But by far the most exiting meeting was with some people of LINGOs. They now support Ngo’s who work in developing countries. Eric Berg came up with a plan to up the stakes a bit, the new goal is to make knowledge and learning available to anyone in developing countries. I just checked how many people live in developing countries and found the following figure: 5,727,771,964 (give or take a few). This is a mind-blowing initiative. If they pull it of it would be worthy of a Nobel Prize. Imagine if all people have access to learning and they could really develop them selves. It would mean less poverty, less hunger, less war, fewer people dying, more people having to chance to a better life. They formed a steering committee that will work out the plan in further detail and Eric has asked me to be part of that committee. I’m very honored that I can be a part of this great plan and I hope that I can contribute to it. I will be writing more about this initiative in the future. Wow!

I have five hours left before I have to pack my bags and go home. I will try to get some sleep before that. For now preliminary conclusion of DevLearn is: it was a great week!

Devlearn conference day 2: curation

I started with a morning buzz session with Jay Cross. He told us how he deals with the information overload that is flooding all of us. The message is simple. You go from push to pull, with RSS feeds you pull information in instead for searching it on the web. The second step is that he uses software (Aggregage) to store, organize and publish the information he pulls in. This way he creates a place where people can go to see his selection of information for certain topics. This means that people are replacing search engines. Instead of looking things up with google you plugin to the knowledge of somebody who is an acknowledged specialist in his field. Jay does this on workingsmarterdaily.com. Another example is the Elearninglearning the site of Tony Karrer. This blog and the easygenerator blog are ‘republished’ or aggregated through that site.

And that covers the keynote of the day too. Steven Rosenbaum presented ‘the future of learning is context’ and his story was an exact copy of Jay’s. Steven calls this ‘curation’ and told us that by publishing (like this blog or a twitter feed) we are all curating information. Funny coincidence to have those two session back to back with exactly the same message.

After the keynote the expo demanded our attention, I wasn’t able to go to other sessions. That is the flip side of being an exhibitor, you are there for others and not for yourself. I wished I was able to clone myself and do both.

The expo has been very good for us we have a ton of leads en the coming weeks will be packed with following up, giving webinars and assisting people who signed up for the 30 day trial. It’s great, it is why we are here.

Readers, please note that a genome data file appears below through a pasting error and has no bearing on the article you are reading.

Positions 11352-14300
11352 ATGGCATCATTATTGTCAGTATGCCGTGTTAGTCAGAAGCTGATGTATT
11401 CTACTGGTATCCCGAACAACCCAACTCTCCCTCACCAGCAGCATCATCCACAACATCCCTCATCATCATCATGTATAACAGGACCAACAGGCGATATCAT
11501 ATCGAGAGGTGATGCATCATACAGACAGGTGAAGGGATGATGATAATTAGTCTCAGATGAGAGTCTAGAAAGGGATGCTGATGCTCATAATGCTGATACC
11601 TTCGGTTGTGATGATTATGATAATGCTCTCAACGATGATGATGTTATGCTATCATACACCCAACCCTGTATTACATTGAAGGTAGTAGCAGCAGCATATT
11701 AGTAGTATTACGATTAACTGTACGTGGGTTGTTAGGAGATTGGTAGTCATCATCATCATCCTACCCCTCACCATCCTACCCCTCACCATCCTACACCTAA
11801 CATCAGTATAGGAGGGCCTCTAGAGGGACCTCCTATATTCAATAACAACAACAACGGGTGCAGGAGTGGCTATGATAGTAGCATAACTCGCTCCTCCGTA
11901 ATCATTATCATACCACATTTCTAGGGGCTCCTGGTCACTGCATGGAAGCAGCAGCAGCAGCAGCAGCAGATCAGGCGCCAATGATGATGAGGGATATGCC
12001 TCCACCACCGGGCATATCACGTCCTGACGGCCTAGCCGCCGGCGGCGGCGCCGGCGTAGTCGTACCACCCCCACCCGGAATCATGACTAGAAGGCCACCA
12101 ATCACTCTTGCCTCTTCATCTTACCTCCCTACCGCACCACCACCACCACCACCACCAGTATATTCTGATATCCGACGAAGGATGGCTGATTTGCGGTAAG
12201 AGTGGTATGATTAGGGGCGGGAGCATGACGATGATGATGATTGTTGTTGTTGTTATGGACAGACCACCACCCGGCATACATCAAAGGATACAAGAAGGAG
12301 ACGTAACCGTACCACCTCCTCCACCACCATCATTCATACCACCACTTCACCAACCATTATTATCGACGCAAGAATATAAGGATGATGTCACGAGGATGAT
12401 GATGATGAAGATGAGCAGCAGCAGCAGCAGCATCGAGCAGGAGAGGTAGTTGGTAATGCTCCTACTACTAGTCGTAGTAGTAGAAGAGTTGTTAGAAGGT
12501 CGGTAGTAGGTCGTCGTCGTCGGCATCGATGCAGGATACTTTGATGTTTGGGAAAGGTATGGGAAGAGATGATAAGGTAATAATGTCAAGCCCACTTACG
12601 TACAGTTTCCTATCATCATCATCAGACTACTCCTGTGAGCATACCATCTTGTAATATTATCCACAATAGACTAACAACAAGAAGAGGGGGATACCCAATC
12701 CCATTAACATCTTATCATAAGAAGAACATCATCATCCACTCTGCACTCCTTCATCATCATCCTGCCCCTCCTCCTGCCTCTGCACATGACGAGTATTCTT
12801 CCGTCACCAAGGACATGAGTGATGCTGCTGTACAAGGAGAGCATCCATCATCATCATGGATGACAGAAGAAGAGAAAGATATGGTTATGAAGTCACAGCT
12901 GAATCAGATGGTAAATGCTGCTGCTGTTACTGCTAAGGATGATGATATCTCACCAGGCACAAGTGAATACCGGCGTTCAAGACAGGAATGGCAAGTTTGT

I also presented on the ‘Emerging technology stage’ together with Marten du Prez of aNewSpring. I showed how you can create individual learning paths within an e-Learning course, he explained how they make it possible to create individual learning paths between courses.  I told how frustrated I got when I was creating e-learning courses. You work from learning objectives and design a course based on that. Then you go into your authoring tool that doesn’t have any support for learning objectives and you loose it all. In stead you end up with a powerpoint like course that reports based on page progress. It turns out , frustration is shared by almost every developer. I compared page progress with giving a car key to somebody and telling them that they have to stick it in the contact of the car for 10 hours and then they will get their drivers license. You don’t do that, why should we approach e-learning like that. By the response I received it seems that we have found a working solution for this problem and that we are adding real value for both the developer and the learner. Michael Allen, the CEO of Allen interactions came over to me in a bar and told me that he loved our approach of learning objectives. That’s another sign that we are on track.

The rest of the day was filled with meetings and working at the booth. I had lunch with Eric Berg, he is the Executive director of Lingos. They are a great organization that supports ngo’s with e-Learning facilities and knowledge, they really make a difference with their work and I’m a fan. Easygenerator is a sponsor of LINGOs, offering easygenerator for free to all associated ngo’s. On a personal title I’m an ambassador for them, trying to gain more support in Europe. I will represent LINGOs at the online Educa. It’s always an inspiration the meet Eric and I’m happy that I can make a contribution to his organization.

We had a quit evening dinner with our team and evaluated the expo and made plans for how to follow all those leads in the best possible way. For us DevLearn is a huge success and we will be back next year at the expo.Yesterday was the last day of the expo so I will have some time to attend sessions today. That and some meetings will fill the last day of the conference.